Understanding the similarities between e-sports and traditional athletics

Teamwork. Dedication. Accountability. Perseverance. Respect. Often these words are used to describe the traits student-athletes on the basketball court, baseball diamond, gridiron, or any other playing field learn. The same is true for those that participate in e-sports.

“Learning good communication skills and being reliable, being there when the team expects you to be there because if you’re not there when a match needs to be played you probably have to forfeit or have to reschedule, so those are things we teach as well,” says coach Dalton Cromer of Indiana Digital Learning School.

E-sports are on the rise, with many virtual and brick-and-mortar schools establishing clubs and teams to participate in tournaments. High school students can go on to join a collegiate team and even earn a scholarship to be on a team. Even for those who do not earn a scholarship, being part of an e-sports team is like being part of any team when it comes to an extracurricular activity that students put down on their college applications.

“It looks good on a college application that you were on a team. Even if they don’t take it all the way to the big leagues where they’re playing professionally, they’ve applied themselves to be part of a team and can apply that to college,” says Cromer.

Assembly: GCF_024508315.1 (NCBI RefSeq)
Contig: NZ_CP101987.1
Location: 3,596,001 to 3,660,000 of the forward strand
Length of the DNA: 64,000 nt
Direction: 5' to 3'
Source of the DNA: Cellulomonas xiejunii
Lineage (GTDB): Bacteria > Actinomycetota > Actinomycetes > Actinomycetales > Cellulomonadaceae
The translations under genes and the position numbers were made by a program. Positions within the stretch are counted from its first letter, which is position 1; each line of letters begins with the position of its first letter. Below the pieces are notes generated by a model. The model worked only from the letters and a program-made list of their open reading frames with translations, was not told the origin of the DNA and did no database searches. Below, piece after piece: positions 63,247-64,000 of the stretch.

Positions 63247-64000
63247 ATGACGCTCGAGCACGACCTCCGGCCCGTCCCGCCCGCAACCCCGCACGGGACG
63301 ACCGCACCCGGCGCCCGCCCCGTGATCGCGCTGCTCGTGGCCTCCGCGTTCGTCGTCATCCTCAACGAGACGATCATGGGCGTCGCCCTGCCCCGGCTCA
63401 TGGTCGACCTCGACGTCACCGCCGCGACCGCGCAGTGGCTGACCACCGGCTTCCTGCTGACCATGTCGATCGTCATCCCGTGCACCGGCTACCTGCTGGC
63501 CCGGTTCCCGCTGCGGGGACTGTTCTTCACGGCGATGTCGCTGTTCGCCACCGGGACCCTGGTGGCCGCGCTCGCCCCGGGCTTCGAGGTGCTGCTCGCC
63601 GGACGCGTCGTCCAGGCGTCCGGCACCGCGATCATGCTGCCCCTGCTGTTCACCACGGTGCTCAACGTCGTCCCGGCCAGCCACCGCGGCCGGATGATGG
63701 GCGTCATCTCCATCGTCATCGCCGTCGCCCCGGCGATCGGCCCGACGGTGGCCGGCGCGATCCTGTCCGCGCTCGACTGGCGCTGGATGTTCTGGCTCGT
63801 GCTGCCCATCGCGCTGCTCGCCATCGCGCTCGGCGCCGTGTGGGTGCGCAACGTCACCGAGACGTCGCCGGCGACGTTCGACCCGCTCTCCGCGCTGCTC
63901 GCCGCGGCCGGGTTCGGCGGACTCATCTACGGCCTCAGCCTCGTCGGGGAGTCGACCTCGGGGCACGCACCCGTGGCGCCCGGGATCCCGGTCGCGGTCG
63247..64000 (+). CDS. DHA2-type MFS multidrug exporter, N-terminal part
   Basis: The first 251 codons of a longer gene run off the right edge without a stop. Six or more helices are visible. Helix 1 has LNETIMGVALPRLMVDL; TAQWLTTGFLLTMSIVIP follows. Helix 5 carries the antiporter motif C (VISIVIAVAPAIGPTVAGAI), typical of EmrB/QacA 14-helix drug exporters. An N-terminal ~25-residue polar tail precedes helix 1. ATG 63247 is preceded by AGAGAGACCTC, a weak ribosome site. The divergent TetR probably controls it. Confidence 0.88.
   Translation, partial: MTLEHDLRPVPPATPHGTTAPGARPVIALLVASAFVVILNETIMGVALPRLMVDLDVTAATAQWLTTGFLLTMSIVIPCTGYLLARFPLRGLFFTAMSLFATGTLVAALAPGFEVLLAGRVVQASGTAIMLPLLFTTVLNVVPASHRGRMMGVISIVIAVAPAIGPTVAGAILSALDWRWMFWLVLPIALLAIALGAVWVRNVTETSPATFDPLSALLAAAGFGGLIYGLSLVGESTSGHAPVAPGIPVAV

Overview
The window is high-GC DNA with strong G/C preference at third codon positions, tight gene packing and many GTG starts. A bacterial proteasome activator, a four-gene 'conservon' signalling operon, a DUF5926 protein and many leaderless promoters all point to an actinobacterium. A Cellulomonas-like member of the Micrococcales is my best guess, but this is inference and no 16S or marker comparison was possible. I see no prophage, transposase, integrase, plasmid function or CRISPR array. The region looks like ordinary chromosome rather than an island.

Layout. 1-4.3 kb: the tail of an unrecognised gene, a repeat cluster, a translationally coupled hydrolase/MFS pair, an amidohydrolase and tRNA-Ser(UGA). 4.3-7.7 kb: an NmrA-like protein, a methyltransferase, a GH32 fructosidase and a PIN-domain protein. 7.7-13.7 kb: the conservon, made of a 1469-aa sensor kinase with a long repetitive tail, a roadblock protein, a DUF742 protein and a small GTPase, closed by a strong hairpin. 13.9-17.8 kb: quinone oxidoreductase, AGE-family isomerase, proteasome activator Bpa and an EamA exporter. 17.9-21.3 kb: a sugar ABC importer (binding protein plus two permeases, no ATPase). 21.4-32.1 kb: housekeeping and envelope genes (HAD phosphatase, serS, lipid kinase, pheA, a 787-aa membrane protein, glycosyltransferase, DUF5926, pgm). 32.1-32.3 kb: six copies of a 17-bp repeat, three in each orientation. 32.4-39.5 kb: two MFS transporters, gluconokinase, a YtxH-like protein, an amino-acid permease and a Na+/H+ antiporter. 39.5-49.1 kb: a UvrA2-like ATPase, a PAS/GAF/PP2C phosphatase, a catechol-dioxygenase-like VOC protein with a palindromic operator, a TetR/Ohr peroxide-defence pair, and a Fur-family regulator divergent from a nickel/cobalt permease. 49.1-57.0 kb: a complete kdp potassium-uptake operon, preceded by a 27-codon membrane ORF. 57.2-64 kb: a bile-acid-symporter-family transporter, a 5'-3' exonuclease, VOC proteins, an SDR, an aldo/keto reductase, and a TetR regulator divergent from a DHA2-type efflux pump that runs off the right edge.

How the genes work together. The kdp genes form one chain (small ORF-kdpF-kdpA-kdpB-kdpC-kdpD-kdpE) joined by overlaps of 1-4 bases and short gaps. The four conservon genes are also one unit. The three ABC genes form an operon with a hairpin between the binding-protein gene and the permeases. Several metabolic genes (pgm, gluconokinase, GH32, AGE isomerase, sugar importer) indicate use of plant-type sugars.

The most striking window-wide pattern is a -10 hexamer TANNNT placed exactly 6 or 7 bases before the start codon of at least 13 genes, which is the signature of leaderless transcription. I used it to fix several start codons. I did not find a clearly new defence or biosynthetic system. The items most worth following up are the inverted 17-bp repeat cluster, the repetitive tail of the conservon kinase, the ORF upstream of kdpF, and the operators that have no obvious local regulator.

Beyond college, e-sports are growing at such a rapid pace that there are many employment opportunities for those who do not play in a professional setting. Coaches are needed to help prepare students for their upcoming tournaments and ensure they play in a safe environment.

“I feel like gaming, in general, has a lot of toxicity in the online aspect of things—because you’re not face to face, it’s easy to hide behind a screen sometimes,” says coach Ben Underwood of Indiana Digital Learning School. “I think the ability for us to make sure we’re doing the best we can to make sure we’re doing things in more of a positive, nontoxic way is a big part of it.”

The value coaches bring to their teams goes beyond running an e-sports team. For many students, they are another member of their support system as they navigate their teenage years.

“Coaches are always ready to help, even if they don’t know what’s going on. They can help with any issues even if it’s not related to e-sports; they’re always there for every student,” says Garrett Armstrong, a junior and team captain at Indiana Digital Learning School.

Like other interscholastic athletic programs, at Indiana Digital Learning School, participants must maintain a specific grade point average. This ensures that students still put academics first before they can be part of any team.

“They help outside with students who are struggling with their homework, or anything they’re struggling with so they make sure they can focus on the game,” says Gabriel Armstrong, a senior at Indiana Digital Learning School and team captain of the League of Legends team.

The same level of competitiveness exists in the virtual arena as on any athletic field for those participating in e-sports. It requires the same level of commitment and perseverance as any athletic team, and just like in traditional sports, participants continue to improve their communication and problem-solving skills.

Want to know more about the e-sports competitions Stride has to offer? Check out our e-sports website to find out.

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